ena of heat transfer with solidification and stress–strain evolution Therefore, it may not be very effective in providing solutions to

can be described by the mathematically model, which normally the treatment of complex boundary conditions. On the contrary,

is represented by a set of differential or partial differential equa- FEM is better in dealing with the complex boundary condition

tions. The temperature and stress are the unknown variables to problems, but with other limitations, such as the mesh distortion

be solved by using numerical methods, such as finite difference in solving large-scale deformation problem, and tedious

method (FDM) and finite element method (FEM) [2,3]. adaptive and interactive re-meshing in the simulation of crack

growth with arbitrary and complex paths. Large-scale defor-

∗ mation and crack problems often happen in continuous casting

Corresponding author. Tel.: +1 508 831 5825; fax: +1 508 831 6412.

E-mail address: lzhang@wpi.edu (L. Zhang). processes and need to be predicted accurately before a process

0921-5093/$ – see front matter © 2007 Elsevier B.V. All rights reserved.

doi:10.1016/j.msea.2007.02.103

72 L. Zhang et al. / Materials Science and Engineering A 466 (2007) 71–78

is designed. To satisfy this requirement, meshless method, stabilize the numerical approximation. In heat transfer problem,

which has been studied since 20 years ago, may have some the Neumann boundary condition is convection-dominated and

advantages and need to be studied for a successful application may lead to inaccuracy and instability problems when solving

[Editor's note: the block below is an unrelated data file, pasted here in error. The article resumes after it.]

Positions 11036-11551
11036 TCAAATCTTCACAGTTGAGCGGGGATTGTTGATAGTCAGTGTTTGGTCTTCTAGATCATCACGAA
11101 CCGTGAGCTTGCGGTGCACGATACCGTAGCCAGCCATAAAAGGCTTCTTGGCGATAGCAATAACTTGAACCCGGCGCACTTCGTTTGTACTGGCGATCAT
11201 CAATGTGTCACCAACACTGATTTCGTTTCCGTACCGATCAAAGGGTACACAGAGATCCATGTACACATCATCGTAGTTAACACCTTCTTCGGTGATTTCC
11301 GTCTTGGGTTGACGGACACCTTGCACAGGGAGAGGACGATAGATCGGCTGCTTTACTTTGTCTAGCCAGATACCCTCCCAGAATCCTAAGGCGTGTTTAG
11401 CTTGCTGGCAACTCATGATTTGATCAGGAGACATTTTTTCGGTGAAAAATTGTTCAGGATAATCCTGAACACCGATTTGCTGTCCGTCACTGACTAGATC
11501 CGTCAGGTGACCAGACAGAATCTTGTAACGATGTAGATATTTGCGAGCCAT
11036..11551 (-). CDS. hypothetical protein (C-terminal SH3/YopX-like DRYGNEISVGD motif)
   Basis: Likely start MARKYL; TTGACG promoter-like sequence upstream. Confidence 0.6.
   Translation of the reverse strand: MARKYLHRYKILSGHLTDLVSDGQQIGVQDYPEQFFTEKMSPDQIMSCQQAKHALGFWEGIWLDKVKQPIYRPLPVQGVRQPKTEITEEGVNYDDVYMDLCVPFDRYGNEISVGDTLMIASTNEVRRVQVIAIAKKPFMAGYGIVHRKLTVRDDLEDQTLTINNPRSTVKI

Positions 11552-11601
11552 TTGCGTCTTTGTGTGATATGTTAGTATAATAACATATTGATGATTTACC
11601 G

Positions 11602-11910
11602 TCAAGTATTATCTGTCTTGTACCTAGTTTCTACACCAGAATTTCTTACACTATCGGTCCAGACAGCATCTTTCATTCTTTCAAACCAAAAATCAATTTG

in simulating the continuous casting processes. The meshless the equations of substituting the approximation with the arbi-

method constructs the approximation entirely in terms of nodes. trary use of the weighting function into a non-symmetric finite

Therefore, meshing is not needed, where the non-connectivity difference format of the derivative of the temperature. There-

concept is involved [4]. It also means that it is not necessary fore, the special treatment is needed to stabilize the problem.

to have relationships between nodes, which helps adding or The same stabilization scheme for the thermal elastic–plastic

deleting points, or nodes, whenever and wherever needed. It problem does not work well. Compared with FPM, MLPG is

is advantageous in solving large-scale deformation and crack not easy to implement, but it is more accurate and stable. Fur-

extension problems [4]. For this reason, meshless method may thermore, with MLPG the same discretized model can be used

have a great future in the simulation of continuous casting. as that of FPM. Therefore, the temperature results from FPM

Meshless method uses a set of nodes scattered both inside can be directly added on the same points as the thermal loads

the solution domain and on the boundaries to represent the to solve the elastic–plastic problem. In this paper, an integrated